The life expectancy for Americans born in 2017 slightly decreased from the year before, prominently reflecting the increase in deaths from opioid overdoses, according to data released by the Centers for Disease Control and Prevention (CDC) on Nov. 28.
An average American born in 2017 could expect to live 78.6 years, a 0.1 year less than those born 2016 (pdf).
The leading factor is the rising death rate for unintentional injuries, which includes unintentional drug overdoses. The overdose death rate has skyrocketed in recent decades, tripling since 2000, and largely prompted by the proliferation of prescription opioids. Over 70,000 people died of drug overdoses in 2017, according to the CDC. The numbers, however, have started to taper off in 2018, provisional data shows.
Death rates also increased for several other leading causes of death, including influenza and pneumonia, Alzheimer’s disease, diabetes, stroke, some chronic respiratory diseases, and suicide.
On the other hand, the rates decreased for the two top causes of death: cancer and heart disease.
The life expectancy of Americans have been improving for decades, and for older folks, it still is. An average 65-year-old could expect to still live for 19.5 years in 2017—about 7 weeks more than the year before and about 19 months more than in 2000.
In fact, death rates have declined for all age groups since 2000—except one. For people between 25 and 34, the death rate has increased nearly 23 percent. It has also been the age group with the steepest increase in drug overdose rates.
The explosion of opioid abuse behind the overdose epidemic is commonly linked to the 1995 release of OxyContin by Purdue Pharma. The company marketed the drug as a low-risk pain pill that won’t make patients develop an addiction, because it releases the opioid, oxycodone, gradually.
It didn’t take long for people to figure out that it only took crushing the pill to release all its euphoric effect at once. Many people who were initially prescribed oxycodone or other opioid painkillers like hydrocodone or oxymorphone kept using the drugs even after their pain disappeared and developing an addiction. Aside from the psychological addiction, opioids also induce a physical one, making withdrawal all the more difficult when they try to quit.
In 2007, Purdue pleaded guilty to illegally misleading physicians about the risks of OxyContin and agreed to pay a $600 million settlement. Several Purdue executives paid settlements too, but none went to prison.
It may be too simplistic to blame the start of the epidemic solely on Purdue though. The increase in opioid prescriptions began in the 1980s, when some medical professionals argued for a more liberal use of opioids to manage pain (pdf).
It 2010, Purdue released a version of the pill that is hard to crush, making it unattractive for abuse. By then, however, the millions addicted to the drug (pdf) already appeared to have switched to heroin, which was flooding in through the southern border. On the black market, heroin was actually cheaper than the prescription pills.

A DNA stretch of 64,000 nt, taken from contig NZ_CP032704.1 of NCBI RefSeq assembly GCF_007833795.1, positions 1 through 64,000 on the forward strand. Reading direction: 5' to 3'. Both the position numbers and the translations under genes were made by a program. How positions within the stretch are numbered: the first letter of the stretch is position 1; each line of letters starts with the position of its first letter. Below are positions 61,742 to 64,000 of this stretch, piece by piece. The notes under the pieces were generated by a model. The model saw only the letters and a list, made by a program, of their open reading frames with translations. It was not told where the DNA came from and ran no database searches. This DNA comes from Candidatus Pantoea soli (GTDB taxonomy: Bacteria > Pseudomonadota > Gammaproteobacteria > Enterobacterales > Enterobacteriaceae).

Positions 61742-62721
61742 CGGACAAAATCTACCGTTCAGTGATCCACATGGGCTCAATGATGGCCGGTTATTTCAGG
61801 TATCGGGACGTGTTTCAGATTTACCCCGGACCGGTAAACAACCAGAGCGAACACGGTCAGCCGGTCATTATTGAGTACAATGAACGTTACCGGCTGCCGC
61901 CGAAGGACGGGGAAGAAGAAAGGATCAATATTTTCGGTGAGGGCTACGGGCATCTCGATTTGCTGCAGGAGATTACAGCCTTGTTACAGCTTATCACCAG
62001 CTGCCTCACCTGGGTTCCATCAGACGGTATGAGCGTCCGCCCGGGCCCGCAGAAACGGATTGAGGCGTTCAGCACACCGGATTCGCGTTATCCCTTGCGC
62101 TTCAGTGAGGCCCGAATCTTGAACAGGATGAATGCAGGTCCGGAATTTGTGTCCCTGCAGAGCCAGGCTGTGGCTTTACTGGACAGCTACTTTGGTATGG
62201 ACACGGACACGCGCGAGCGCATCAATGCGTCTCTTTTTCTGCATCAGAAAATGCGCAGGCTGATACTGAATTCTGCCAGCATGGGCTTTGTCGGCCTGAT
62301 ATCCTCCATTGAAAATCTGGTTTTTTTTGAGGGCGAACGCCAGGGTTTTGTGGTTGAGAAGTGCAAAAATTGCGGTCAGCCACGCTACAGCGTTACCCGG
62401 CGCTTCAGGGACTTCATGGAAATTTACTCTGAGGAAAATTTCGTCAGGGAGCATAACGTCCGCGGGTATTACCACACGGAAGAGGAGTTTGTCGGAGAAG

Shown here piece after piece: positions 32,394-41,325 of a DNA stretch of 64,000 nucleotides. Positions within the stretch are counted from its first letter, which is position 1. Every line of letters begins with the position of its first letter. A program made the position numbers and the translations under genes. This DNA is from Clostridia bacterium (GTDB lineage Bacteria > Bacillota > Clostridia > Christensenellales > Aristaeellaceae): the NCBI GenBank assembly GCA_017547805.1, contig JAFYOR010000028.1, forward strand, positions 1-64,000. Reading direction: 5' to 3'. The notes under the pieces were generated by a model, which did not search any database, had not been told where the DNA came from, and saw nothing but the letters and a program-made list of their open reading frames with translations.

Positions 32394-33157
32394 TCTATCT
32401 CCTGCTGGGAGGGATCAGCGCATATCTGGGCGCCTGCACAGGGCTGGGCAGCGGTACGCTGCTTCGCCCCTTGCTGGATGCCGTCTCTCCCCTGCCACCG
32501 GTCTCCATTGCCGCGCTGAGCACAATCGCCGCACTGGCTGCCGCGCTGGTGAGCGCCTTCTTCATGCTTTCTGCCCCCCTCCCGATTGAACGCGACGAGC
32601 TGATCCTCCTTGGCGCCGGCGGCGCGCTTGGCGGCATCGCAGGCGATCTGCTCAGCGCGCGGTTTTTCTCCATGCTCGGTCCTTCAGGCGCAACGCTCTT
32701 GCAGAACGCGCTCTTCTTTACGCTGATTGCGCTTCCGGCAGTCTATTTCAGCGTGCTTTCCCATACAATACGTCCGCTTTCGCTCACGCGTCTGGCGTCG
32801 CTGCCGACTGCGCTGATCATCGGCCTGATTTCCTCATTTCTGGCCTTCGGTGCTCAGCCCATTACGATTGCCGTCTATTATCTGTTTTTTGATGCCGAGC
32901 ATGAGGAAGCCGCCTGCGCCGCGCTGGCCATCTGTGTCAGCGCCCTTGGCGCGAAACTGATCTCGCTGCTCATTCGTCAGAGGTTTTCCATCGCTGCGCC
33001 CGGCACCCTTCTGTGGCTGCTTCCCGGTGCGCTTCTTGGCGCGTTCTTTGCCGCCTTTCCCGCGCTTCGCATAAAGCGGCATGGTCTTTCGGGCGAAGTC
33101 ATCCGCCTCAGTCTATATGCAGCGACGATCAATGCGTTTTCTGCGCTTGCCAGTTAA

By around 2013, synthetic opioids, prominently fentanyl, took off. Fentanyl poses a high risk of overdose due to its potency—it’s about 50-100 times stronger than morphine, according to CDC. Much of it originates from China and is smuggled to the United States either directly by mail or through Mexico, where it could be mixed with heroin. While heroin and prescription opioid overdoses appear to have declined in recent months, fentanyl-related overdoses continue to climb, albeit at a slower pace.
The opioid epidemic has prompted nationwide efforts to improve addiction prevention and treatment and overdose prevention as well as overhaul the approach to managing pain.
President Donald Trump declared the opioid crisis a national public health emergency in 2017 and directed all federal agencies to find ways to counter it.
In October, Congress nearly unanimously passed a $6 billion bill to fight the crisis. The bill authorizes, among other things, increased education and awareness campaigns, setting up recovery centers, assistance to hospitals on using painkiller alternatives to opioids, and training doctors on how to administer medication like methadone that can help people overcome opioid addiction.
The bill also seeks to prevent “doctor shopping” by requiring prescriptions for some controlled substances to go through electronic programs and includes a measure that will make it easier for law enforcement to crack down on kickbacks in the addiction-recovery business.
“Together we are going to end the scourge of drug addiction in America,” Trump said before signing the bill on Oct. 25. “We are going to end it, or we are going to at least going to make an extremely big dent in this terrible, terrible problem.”
In addition, Health and Human Services Secretary Alex Azar announced a new initiative in October to help addicted mothers and their babies on Medicaid. The Centers for Medicare and Medicaid Services will distribute some $65 million in grants to up to 12 states to pay for health services including medication-assisted treatment for opioid use disorder, maternity care, and certain primary care services.
Azar also called for a more holistic approach to managing pain, such as using alternative treatments like physical therapy and nutrition. To this end, Medicare Advantage plans will be allowed to pay for therapeutic massage starting next year.